North Texas Daily

A year in review: Planes, strains and popping champagne

A year in review: Planes, strains and popping champagne

December 31
12:05 2014

The Editorial Board 

The new year is always exciting as folks are anxious to move forward and the parties celebrate the potential for exorbitance. But before midnight, it is quite appropriate to reflect on the year that was, ponder a year that will be and hope for wealth and prosperity.

In 2014, Denton fought hydraulic fracturing, Ebola plagued headlines, ISIS attacked and Congress sat. While it hosted the Winter Olympics, Russia prioritized on Ukraine in defiance of the West. The American economic wheels began to turn again, immigration was a hot-button issue and the world lost some shining lights.

It is hard to tell which was more feared, ISIS or Ebola. While Islamic militants terrified and decapitated, Ebola spread from border to border, making its way to Dallas with its deadly chaos. While Americans sanitized, President Obama dropped bombs, vying to prevent an Islamic State. But the battle against ISIS, also called ISIL, came to the political dismay of Obama in 2014, the same year combat missions were due to dwindle in the Middle East.

The nation continued to heal from years of war as thousands of undocumented citizens poured into the country from the Mexican border. Immigration reform proved to be a polarizing issues, as politicians of the 2014 election cycle jousted over the subject. As Republicans retook the Senate, and reenforced their populous in the House, Obama reached for solvency, taking unilateral action on immigration reform. Again, the president suffered, further strengthening the case that not even Democrats wanted anything to do with him.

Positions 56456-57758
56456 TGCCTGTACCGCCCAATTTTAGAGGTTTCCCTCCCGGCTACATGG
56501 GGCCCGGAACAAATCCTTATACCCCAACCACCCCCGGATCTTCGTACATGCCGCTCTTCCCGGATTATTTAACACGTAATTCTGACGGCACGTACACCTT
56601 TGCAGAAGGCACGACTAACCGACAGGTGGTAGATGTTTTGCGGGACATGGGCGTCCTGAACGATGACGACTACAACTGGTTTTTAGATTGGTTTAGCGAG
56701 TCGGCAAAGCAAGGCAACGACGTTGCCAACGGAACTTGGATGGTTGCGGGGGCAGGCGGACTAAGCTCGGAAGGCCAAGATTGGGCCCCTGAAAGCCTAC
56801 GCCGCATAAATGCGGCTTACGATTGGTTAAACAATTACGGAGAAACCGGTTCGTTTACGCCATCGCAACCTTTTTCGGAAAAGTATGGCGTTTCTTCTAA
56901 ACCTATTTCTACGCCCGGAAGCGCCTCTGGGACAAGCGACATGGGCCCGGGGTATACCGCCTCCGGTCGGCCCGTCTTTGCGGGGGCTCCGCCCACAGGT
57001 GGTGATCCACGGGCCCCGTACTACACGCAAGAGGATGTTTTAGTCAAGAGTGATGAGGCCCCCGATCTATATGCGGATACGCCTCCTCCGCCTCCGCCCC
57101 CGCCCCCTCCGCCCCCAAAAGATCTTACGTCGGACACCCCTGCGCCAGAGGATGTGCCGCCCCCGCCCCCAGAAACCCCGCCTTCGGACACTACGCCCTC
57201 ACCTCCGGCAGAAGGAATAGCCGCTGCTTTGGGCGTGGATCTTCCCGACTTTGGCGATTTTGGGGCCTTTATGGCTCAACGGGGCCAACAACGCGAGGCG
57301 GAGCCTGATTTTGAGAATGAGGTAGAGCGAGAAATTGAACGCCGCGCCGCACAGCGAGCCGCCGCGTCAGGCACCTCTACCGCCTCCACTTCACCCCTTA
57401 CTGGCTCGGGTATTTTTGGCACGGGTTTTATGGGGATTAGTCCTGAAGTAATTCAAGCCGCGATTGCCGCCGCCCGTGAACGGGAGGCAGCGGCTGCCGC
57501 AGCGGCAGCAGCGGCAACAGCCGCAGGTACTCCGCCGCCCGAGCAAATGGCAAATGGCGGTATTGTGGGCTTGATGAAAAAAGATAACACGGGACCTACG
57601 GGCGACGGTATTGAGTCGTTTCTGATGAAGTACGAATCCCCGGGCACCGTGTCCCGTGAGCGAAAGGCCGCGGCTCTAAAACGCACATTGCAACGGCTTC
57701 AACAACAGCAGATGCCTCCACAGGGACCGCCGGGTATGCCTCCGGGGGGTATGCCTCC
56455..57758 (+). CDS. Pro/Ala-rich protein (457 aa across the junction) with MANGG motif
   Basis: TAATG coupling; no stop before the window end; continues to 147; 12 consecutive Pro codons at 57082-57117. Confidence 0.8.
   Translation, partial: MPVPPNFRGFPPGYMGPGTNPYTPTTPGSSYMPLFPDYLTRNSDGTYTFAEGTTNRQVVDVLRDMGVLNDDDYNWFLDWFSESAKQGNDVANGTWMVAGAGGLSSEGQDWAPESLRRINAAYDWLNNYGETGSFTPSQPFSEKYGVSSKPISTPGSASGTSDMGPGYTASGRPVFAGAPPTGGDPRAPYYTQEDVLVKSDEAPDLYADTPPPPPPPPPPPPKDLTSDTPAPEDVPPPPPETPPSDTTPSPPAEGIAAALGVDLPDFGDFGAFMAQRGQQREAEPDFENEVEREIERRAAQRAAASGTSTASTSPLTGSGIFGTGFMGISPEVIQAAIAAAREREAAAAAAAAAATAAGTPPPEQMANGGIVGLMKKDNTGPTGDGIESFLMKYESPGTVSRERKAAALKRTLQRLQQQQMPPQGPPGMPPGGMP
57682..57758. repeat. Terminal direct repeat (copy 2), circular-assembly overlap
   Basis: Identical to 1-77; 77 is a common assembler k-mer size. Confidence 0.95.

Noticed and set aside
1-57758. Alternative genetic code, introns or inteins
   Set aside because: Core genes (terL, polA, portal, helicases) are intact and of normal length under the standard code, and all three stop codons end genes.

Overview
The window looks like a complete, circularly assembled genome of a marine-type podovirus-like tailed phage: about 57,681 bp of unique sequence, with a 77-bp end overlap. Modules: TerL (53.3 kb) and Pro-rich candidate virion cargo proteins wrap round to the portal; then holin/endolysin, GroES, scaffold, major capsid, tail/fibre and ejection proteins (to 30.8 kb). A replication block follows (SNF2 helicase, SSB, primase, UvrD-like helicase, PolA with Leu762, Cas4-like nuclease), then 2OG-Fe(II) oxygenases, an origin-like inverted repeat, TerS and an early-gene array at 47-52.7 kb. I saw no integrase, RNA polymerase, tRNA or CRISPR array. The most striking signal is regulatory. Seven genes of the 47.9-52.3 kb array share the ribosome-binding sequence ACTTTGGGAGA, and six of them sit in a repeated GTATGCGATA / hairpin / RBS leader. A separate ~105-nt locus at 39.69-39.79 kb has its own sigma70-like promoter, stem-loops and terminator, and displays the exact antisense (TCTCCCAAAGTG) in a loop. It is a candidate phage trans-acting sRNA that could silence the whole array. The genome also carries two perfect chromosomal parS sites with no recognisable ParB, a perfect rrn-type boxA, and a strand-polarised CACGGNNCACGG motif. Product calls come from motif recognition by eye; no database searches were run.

But as the chief executive’s approval ratings fell, 2014 was one of the best years of his presidency. The economy awakened this year, with citizens able to spend. Now, a testament to Obama’s Affordable Care Act, more Americans are insured that at any time in history; only time will tell if the act will prove beneficial to the country. As gas prices drip down, Americans can save, able to churn the economy even more. The federal budget deficit lowered to $500 billion, down from $1.2 trillion in 2009.

While the economy grew, so too did the future of business. This year was the year for big data. As the National Security Agency continued to spy, so did the private sector. Website traffic was largely monitored by invested parties to analyze consumer habits and determine more insightful marketing methods. The state of the news media improved over the course of 2014, following analytic algorithms on websites and social media. The feature appeared more bright during 2014, even as organizations cut newsroom staffs. Websites like BuzzFeed and Vox appeared to hold an advantage over legacy companies with success among millennials.

A mystery that no algorithm can solve still puzzles the confused minds of society: what happened to Malaysia Airlines Flight 370? It appears to be the case that the missing aircraft will never be recovered. The plane vanished mid-flight, sending militaries of the world to the region, only to come up empty handed, haunting air travelers. Another plane lost contact with air traffic control before the year was up but wreckage and bodies of AirAsia Flight QZ8501 were found in Indonesian waters.

While other planes plummeted, Southwest Airlines saw the end of the Wright Amendment, a restrictive act the belittled air travel from Dallas Love Field. The airport saw an increase of air travel, forcing it to build more facilities, including a new parking garage that holds more than 1,000 vehicles.